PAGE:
The Monotonic Versioning Manifesto looks interesting. Here’s the summary. Version is composed of only two numbers: X.Y. No leading zero is allowed for both numbers (so you must start at 1.1, not 0.1 nor 1.0). X indicates compatibility and must be increased whenever you introduce a backward-incompatible change. Y is the release number and must always increase, even though X is increased. In other words, Y is never reset. In this aspect, Y is akin to build number often used in compiled projects.
If you maintain two versions of your software, e.g. 7.5304 and 8.5822 and want to backport some feature/changes from version 8 to 7, you would release 7.5823.
Oh, and one more thing: since the popular semantic versioning scheme uses X.Y.Z, to aid interoperability X.Y.0 is allowed as an alternate display format and is identical to X.Y. Any other number for Z is not allowed.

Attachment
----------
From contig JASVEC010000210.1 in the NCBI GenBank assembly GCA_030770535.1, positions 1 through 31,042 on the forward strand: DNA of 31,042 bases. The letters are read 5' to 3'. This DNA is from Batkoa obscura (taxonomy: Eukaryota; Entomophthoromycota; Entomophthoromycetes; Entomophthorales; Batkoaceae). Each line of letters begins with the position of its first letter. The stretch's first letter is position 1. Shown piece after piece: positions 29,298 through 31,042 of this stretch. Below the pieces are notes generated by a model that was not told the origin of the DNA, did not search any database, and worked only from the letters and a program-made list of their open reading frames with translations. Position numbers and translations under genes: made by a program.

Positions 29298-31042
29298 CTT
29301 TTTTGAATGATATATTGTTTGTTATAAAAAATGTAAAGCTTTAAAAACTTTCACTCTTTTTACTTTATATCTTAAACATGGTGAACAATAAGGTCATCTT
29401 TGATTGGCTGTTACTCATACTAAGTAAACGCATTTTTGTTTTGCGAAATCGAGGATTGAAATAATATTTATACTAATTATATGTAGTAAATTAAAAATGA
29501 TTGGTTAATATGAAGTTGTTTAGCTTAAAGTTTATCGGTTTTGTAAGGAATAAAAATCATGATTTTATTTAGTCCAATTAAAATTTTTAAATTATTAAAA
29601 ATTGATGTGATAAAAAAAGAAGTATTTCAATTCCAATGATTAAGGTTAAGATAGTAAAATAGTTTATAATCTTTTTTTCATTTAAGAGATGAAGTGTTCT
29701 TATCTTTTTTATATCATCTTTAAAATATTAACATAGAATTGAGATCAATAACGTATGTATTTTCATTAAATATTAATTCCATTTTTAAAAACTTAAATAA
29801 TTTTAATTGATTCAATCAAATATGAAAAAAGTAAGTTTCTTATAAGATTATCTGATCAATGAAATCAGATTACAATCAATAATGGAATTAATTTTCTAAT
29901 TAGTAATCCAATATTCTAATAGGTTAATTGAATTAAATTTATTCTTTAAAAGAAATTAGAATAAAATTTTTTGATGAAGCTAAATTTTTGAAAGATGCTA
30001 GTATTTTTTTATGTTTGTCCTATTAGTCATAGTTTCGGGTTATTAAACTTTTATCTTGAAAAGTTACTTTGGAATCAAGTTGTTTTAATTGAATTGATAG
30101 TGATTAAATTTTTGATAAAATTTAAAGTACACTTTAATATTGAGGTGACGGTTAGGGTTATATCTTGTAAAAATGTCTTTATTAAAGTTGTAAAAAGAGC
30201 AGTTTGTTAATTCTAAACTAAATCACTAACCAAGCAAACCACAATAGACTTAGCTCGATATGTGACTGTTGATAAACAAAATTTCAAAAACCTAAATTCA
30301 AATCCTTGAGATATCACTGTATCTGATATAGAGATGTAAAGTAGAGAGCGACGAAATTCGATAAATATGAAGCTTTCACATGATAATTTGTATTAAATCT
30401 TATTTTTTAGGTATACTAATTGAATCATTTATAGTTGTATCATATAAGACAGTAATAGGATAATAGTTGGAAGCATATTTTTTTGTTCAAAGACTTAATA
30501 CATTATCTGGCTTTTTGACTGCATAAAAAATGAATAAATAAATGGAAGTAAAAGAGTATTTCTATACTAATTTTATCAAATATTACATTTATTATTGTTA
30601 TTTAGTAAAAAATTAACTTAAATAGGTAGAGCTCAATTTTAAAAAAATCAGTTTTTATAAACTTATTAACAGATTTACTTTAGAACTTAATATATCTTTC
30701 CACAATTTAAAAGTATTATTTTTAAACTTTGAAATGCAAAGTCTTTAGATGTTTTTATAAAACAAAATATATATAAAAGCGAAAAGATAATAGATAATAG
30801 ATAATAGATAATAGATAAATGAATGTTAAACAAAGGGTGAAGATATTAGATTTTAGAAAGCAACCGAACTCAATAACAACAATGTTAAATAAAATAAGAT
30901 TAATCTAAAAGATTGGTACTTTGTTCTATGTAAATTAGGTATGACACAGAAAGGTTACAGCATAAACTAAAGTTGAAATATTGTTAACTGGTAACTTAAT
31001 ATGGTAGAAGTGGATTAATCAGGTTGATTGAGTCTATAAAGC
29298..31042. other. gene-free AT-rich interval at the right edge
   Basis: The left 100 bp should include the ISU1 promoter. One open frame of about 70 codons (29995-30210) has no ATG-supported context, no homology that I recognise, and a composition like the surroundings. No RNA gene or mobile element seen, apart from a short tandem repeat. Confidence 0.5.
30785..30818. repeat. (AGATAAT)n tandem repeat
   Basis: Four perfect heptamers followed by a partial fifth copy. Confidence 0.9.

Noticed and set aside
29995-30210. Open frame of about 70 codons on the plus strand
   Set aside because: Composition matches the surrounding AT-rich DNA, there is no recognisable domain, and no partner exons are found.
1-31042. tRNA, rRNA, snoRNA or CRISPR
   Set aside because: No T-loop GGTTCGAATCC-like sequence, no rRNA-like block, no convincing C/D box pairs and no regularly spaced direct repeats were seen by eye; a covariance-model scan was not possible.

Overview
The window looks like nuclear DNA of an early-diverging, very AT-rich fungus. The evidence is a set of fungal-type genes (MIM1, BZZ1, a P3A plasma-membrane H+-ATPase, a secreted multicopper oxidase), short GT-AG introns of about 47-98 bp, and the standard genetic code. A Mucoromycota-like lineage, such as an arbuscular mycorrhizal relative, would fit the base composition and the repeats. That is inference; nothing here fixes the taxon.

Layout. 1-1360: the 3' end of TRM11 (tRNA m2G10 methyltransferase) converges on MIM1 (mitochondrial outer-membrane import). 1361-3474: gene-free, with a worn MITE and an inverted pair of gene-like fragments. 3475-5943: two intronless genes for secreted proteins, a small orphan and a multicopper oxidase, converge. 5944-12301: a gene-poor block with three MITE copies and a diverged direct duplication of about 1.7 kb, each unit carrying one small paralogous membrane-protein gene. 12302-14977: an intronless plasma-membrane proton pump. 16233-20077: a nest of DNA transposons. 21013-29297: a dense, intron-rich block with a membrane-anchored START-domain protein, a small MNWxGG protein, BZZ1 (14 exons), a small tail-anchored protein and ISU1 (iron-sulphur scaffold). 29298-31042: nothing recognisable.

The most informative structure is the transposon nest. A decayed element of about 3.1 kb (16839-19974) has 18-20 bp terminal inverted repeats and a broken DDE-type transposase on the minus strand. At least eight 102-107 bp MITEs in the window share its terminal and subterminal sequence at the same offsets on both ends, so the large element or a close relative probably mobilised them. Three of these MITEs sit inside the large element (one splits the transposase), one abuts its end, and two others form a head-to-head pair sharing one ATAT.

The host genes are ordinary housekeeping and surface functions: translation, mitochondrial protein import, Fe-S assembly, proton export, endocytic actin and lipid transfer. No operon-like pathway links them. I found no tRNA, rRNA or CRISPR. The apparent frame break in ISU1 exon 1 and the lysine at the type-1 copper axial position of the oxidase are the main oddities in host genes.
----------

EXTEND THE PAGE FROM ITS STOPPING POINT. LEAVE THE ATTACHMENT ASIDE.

Sure, the numbering scheme won’t be sufficient for larger/complex software, but for many Perl modules it could be a fit.
The important thing is to decide the number of digits you will need for the release number. 1.1, 1.10, 1.100, and so on are all the same in Perl (this is according to version->parse(V1) == version->parse(V2)), so you cannot just start with 1.1 and expect to go more than 9 releases without increasing X.
A sane choice is either 3 or 6 digits*). If 3 digits is enough for you, then go for it. A total of 900 releases, ever, sounds limiting at first but I don’t think there is a CPAN distribution that has close to 900 releases, are there? Otherwise, go for 6.
*) Because the way version number works in Perl, you should not choose e.g. 2 or 4. Because version->parse(“1.10”) < version->parse(“1.9”) and version->parse(“1.10010”) < version->parse(“1.1009”).